Learner interaction and engagement tools in eLearning

A blog post by Adriana Lopez Forero, President, Onlea Corporation

Have you ever taken an online course that was so boring you left the course 10 minutes in? In contrast, have you had an eLearning experience so engaging that you not only finished the course, but recommended it to your friends?

What are some key differences between these two types of online courses? Can you recall what kept you engaged with the content?

At Onlea, we specialize on the design and production of highly engaging digital learning experiences. That’s why, when our clients in business and academia come to us, they know that we will tailor the experience to their audience and their goals in order generate active engagement with the content.

One of the first exercises we have with our clients is identifying the type of content and interaction required for the subject matter at hand. No single size fits all when you are talking about eLearning.

Interactivity is one of the multiple tools used to create outstanding learning experiences. As such, it is important to know at a high level how learner interactivity affects engagement.

A simple way to understand Learner interaction is on a continuum between content delivery framework and the level of customization associated with the interaction. As such, there are four types that are industry standards as shown in the following graphic.

Typeofelearning-1

Each of these interaction types will result in a high quality learning experience if done properly and in alignment with the goals for the course. So how do we achieve learner engagement for each of these types? Below are some examples of how to engage learners at each stage:

1. Linear Learner Interaction:

Since the learner is passively acquiring knowledge in this scenario, keeping engagement high is key. Some mechanics used to achieve engagement include:

  • Keep each unit short (5 minutes or less). This means breaking larger concepts into smaller ones.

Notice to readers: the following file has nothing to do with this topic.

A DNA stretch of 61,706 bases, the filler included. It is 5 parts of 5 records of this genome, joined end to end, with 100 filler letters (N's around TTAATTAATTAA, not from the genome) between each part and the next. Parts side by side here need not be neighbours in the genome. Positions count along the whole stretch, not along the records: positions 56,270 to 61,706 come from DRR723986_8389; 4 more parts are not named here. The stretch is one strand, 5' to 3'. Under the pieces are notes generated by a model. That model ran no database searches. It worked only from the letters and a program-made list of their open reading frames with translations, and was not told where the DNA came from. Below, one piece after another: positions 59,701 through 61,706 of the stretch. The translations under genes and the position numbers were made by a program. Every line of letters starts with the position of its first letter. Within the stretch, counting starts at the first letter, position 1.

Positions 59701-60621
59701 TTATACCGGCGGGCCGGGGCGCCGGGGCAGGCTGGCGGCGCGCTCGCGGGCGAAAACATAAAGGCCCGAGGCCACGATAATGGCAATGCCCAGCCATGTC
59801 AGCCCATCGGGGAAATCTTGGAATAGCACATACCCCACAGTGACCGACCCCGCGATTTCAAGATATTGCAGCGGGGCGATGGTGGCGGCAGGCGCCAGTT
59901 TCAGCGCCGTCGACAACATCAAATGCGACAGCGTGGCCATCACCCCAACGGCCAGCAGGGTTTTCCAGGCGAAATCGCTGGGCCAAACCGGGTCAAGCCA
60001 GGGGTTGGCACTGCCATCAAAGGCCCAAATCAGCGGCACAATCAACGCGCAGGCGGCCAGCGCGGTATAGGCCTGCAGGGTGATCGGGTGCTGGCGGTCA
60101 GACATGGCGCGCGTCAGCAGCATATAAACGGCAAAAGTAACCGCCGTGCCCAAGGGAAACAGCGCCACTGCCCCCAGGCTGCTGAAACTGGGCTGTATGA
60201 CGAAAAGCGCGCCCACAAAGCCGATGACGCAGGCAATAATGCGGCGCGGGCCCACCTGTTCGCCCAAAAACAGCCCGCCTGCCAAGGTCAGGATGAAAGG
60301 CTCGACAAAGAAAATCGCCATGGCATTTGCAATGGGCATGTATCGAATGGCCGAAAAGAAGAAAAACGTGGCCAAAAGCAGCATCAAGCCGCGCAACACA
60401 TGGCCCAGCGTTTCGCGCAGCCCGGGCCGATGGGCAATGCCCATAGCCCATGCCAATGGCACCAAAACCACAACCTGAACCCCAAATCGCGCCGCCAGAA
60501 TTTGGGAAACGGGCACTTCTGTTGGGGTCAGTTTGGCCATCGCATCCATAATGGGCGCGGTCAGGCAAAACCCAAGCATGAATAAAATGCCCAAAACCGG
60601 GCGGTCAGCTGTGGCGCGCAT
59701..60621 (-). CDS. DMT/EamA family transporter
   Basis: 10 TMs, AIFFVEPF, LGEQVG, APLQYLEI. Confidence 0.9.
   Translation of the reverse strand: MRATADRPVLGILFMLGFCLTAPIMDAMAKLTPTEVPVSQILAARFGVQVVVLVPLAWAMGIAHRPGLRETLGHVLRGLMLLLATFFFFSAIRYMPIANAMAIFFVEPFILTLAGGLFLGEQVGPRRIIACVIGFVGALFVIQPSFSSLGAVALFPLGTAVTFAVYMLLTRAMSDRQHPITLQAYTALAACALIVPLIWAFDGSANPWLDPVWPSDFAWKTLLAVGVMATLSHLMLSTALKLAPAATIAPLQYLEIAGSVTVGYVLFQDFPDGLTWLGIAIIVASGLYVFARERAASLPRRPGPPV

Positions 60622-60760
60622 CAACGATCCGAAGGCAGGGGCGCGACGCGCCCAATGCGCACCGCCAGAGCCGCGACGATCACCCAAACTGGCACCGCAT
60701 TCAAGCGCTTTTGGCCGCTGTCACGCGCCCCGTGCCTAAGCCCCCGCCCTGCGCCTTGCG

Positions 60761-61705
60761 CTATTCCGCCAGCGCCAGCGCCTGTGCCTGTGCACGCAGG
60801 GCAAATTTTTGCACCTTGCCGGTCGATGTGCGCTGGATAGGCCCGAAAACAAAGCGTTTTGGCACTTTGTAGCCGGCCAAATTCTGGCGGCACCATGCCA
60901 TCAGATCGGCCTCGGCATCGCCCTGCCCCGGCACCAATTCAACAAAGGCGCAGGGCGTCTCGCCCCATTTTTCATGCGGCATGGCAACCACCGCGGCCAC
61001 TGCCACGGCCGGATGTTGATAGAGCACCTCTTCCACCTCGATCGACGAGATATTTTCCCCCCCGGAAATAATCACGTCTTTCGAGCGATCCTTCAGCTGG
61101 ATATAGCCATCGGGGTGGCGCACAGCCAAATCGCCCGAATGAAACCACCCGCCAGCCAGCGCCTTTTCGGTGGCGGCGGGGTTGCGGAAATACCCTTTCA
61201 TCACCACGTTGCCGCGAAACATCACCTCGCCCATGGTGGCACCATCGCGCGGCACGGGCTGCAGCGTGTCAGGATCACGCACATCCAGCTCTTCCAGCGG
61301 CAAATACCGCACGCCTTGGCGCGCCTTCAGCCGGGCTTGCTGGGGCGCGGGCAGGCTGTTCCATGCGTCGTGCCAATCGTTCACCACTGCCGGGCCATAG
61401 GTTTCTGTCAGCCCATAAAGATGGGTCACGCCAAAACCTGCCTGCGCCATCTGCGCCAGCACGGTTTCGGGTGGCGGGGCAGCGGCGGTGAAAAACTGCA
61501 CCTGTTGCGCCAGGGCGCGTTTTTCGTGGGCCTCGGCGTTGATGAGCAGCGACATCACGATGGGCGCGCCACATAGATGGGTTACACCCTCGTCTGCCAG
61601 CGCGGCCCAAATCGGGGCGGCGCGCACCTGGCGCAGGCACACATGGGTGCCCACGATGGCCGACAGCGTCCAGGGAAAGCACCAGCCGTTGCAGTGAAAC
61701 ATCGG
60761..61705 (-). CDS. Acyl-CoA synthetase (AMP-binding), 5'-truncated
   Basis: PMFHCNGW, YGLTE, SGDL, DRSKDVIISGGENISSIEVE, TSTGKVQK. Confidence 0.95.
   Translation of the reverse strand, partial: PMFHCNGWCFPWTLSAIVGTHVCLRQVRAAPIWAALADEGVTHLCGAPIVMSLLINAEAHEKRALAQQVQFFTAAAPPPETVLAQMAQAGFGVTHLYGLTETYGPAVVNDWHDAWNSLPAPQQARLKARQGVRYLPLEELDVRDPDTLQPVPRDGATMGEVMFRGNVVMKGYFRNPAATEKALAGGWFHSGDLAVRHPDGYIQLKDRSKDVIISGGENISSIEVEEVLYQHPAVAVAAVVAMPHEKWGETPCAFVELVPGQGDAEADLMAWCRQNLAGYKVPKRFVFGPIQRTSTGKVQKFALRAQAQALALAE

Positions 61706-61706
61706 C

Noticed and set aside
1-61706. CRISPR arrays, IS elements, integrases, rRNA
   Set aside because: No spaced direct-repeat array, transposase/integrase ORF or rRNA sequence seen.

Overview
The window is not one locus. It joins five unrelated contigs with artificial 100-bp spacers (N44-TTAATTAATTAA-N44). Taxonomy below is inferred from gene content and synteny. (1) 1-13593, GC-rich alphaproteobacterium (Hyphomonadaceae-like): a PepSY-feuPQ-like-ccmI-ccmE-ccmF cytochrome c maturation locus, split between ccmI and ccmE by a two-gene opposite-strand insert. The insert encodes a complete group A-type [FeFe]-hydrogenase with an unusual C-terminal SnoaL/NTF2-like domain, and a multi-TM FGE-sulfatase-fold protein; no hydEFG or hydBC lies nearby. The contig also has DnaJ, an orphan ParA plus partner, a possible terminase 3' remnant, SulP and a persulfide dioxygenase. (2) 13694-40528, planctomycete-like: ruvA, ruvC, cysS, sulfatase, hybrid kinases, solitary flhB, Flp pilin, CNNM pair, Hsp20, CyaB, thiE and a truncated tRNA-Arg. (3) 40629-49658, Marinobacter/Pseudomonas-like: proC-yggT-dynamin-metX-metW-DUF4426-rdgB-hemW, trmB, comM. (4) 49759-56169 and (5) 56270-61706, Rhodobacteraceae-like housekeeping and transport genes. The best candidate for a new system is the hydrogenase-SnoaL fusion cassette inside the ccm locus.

• Find a relatable presenter and/or style suitable to the audience. As an example, teenagers listen to other teenagers better.
  • Add direct examples from the field such as: expert interviews, demonstrations, on-location walk-throughs, etc.

Examples:

2. Limited Learner Interaction:

Engagement can start to come from the interaction between the eLearning module and the learner. You want to engage the learners mind with quizzes and thought provoking questions. Some elements to increase engagement:

  • Ask questions that the learner has not directly learned yet, but which are directly tied with the content coming up next. This method engages the learner by creating a framework where they have to think ahead and use the basis learned so far.
  • Find a balance between too easy and overly complex. Quizzes (as opposed to the final evaluation) are meant to be doable and generate a sense of achievement and progression.

Examples:

3. Moderate Learner Interaction:

In this type of interaction, learner’s creativity starts to become the source of engagement. Group projects and small simulations can tie together the concepts learned throughout the course.

Examples:

4. Full Learner Interaction:

In this type of eLearning modules, full simulations enhanced with gamification techniques can lead to unique learning experiences. The use of new technologies including Augmented and Virtual reality, can add to the toolset of engagement mechanics in this area.

Examples:

For more information on this topic, here is another blog on the subject:
https://elearningindustry.com/elearning-interactivity-the-ultimate-guide-for-elearning-professionals

Now that you have some of the basics in mind, you can identify what type accomplishes the goals set forth for the learners in your organization.

At Onlea, we are here to support your team on the development of engaging eLearning courses. Onlea has achieved international recognition for reaching staggering engagement and completion rates by learners of our clients’ courses. Our course completion rates are typically three to four times higher than the industry average for free courses.

How do we achieve much greater engagement rates in our courses than other eLearning creators? We call it O.N.E. Learning, which we define as a narrative based learning methodology that combines insights from gamification and online behavior patterns that allows us to craft superior learning experiences where interactivity and engagement is front and center. In turn, that interactivity serves to enhance the learning experience where learners are able to more readily understand and remember the message.

To learn more, send us a message at info@onlea.org


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Adriana Lopez Forero

Adriana Lopez Forero

Onlea's President and a life-long learner. I love books, changing stereotypes and driving innovation.